Tanagram Roadmap: January 2022
I’ve been writing monthly roadmaps for Tanagram development in private for a few months. For 2022 I’ve decided to publish them, in part because I believe doing so will increase accountability for progress, and also because writing these for an audience will force me to be more precise with what I have in mind and enable clearer did-I-or-didn’t-I comparisons.
Tanagram remains a nights-and-weekends project. In 2021, my progress pace was roughly 0.5–1 workdays per week (i.e. I got as much done each week as I would’ve gotten done in 0.5–1 regular workdays if I was working full-time). Some weeks came in around 0 when my day job, urgent errands, or the occasional fun mini-project1 occupied all my brain space; some other weeks I had very productive Sundays and clocked closer to 1.5 workdays per week.
For 2022, I have some ideas for how to rearrange my weekday routine to carve out more high-energy time for Tanagram. I’ll see how well those ideas work over the next few weeks.
On to the roadmap update:
Alpha 1 will be the first release of Tanagram (although it’ll probably be limited to a few close friends to start). It’ll have the following functionality:
Edits to commands sync immediately to the server once you press save and the code is live-reloaded for the next time you run the command; there’s no waiting for a deploy5.
You can view the run history of each command and search by input or output values6.
You’ll be able to assemble commands into HTTP servers with basic URL routing support.
All these pieces technically exist and are powering this blog, but much of it is very manual (e.g. I deploy code changes by SFTPing the source code onto my server and compiling a build) and, in short, Alpha 1 is all about building a user-friendly interface around all that.
Tanagram is designed to be self-hosted. “Owning your system” is important for developers, especially when that system is also a runtime for your code. It’s also straightforward to offer a cloud-hosted version of a self-hosted product if I decide that I want to do so as part of the business model. The kernel server runs on anything Elixir supports and has an API for all of the functionality listed above. I’m also building a client interface that is a native Mac app (i.e. AppKit) because I like native Mac apps, but the kernel API exists so that other people can build their own UIs if they don’t like mine.
Roadmap: January 2022
These roadmap updates will be a listing of functionality that I know I’ll need to build. I don’t yet have enough predictability in my working schedule to make a timeboxed “sprint commitment”, i.e. it’s likely that not all these will be done in January 2022. They are, however, listed in the order I plan to build them.
- UI to create and edit HTTP servers and routes (✅).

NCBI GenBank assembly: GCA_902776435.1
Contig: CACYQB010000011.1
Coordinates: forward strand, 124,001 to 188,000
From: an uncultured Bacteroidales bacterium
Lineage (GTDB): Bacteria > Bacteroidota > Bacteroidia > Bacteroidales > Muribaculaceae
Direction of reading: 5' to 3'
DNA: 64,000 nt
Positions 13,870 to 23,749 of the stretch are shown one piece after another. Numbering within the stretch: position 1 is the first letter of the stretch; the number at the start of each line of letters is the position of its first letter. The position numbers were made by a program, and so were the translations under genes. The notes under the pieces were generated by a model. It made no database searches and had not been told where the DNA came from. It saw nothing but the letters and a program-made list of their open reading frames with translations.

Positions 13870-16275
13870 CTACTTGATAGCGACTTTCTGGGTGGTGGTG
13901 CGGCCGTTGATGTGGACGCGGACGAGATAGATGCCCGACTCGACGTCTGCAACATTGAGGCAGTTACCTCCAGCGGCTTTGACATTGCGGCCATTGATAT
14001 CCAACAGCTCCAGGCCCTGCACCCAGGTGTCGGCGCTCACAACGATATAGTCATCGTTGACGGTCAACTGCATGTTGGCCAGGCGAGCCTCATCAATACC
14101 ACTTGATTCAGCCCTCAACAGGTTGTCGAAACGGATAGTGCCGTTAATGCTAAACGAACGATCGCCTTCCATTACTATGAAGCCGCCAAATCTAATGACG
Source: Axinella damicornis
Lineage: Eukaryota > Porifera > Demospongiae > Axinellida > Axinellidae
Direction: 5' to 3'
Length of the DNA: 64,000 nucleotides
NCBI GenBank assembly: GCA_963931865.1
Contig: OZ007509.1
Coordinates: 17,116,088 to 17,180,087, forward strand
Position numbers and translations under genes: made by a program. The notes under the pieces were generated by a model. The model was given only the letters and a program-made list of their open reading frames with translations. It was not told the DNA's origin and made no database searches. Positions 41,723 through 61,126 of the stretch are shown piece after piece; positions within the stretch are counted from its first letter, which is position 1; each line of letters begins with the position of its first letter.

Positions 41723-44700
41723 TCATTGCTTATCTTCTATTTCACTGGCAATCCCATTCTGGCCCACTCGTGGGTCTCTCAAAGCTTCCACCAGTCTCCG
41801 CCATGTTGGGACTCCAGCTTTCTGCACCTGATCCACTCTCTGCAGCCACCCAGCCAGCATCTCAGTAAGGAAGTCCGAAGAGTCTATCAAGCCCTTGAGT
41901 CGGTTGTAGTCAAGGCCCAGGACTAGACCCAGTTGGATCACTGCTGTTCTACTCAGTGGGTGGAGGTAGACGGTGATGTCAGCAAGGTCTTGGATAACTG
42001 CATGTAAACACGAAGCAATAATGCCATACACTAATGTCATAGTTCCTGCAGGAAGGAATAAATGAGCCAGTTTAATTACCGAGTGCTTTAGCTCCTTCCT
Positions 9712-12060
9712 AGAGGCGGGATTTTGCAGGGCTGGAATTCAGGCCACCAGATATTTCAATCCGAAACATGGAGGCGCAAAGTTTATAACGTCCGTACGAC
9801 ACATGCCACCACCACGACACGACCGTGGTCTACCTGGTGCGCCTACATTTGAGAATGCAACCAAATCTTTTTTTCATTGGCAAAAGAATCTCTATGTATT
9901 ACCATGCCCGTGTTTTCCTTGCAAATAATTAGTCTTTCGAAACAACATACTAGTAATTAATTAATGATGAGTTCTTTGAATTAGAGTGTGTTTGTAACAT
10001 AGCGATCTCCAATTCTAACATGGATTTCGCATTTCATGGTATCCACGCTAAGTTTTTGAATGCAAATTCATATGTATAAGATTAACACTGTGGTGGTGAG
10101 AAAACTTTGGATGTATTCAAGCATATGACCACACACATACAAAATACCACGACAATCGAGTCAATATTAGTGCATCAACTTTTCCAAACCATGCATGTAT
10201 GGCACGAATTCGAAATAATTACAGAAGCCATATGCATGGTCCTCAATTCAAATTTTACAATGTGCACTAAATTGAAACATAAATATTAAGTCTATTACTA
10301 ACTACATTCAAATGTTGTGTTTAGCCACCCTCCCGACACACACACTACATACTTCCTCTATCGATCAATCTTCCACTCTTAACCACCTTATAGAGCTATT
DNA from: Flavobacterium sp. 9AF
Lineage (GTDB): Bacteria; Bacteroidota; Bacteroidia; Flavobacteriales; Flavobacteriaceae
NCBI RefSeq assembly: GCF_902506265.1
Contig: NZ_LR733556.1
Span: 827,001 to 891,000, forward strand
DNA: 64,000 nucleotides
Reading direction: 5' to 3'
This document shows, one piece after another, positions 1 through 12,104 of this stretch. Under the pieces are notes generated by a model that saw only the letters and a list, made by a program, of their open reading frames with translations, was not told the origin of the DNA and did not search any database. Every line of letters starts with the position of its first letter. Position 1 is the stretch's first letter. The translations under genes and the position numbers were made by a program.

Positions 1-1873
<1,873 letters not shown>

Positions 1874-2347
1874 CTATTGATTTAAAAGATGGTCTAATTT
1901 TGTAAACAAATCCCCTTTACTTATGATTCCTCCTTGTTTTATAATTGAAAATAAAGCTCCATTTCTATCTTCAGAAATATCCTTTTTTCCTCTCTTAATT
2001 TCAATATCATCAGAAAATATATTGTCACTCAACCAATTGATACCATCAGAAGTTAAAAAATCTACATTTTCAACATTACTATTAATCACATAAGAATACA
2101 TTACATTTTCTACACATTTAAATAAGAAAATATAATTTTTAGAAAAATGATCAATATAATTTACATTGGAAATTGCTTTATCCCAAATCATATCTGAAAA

- Input UI to run a command (⏳).
- UI and server support for editing the implementation of a command.
- UI and server support for creating new commands.
- UI and server support for showing the run history of each command.
- Server support for de-retaining command run history.
- UI and server support for creating/deploying a new run instance.
(✅ means “done”; ⏳ means “currently in-progress”).
I spent a bunch of time this past week selecting and laying out a photo album (the printed kind) for 2021. It was a lot of fun!↩
Realistically, Alpha 1 will probably ship with support for a single cloud/VPS provider, but that part of the code will be designed to be pluggable so other providers can be integrated as extensions.↩
I intend for “run instances” to be logical groupings of server instances. Run instances are meant to be an atomic deploy target (e.g. you might have a
productionrun instance or
qa-1run instance), even though they might consist of multiple fungible server instances.↩
I’m actually not entirely sure of this. The alternative is that you have a single library of commands, and you could execute any command on any run instance (unless e.g. the command is explicitly designated for or not-for particular run instances). I’m currently choosing to build per-run-instance commands as an implementation convenience — this way, I can store commands in each run instance’s database rather than in a separate store, but I don’t have a strong opinion on what the right product direction is. If you have thoughts, please let me know!↩
Of course, there’s room here for various extensions, e.g. a way to stage and atomically upload changes, or a CI/code review workflow. Those will come later and will be implemented as an extension point for plug-ins.↩
I’m mostly ignoring the storage space problem for now. I’ll probably start with a simple time-based retention policy (e.g. only saving history for the past x days).↩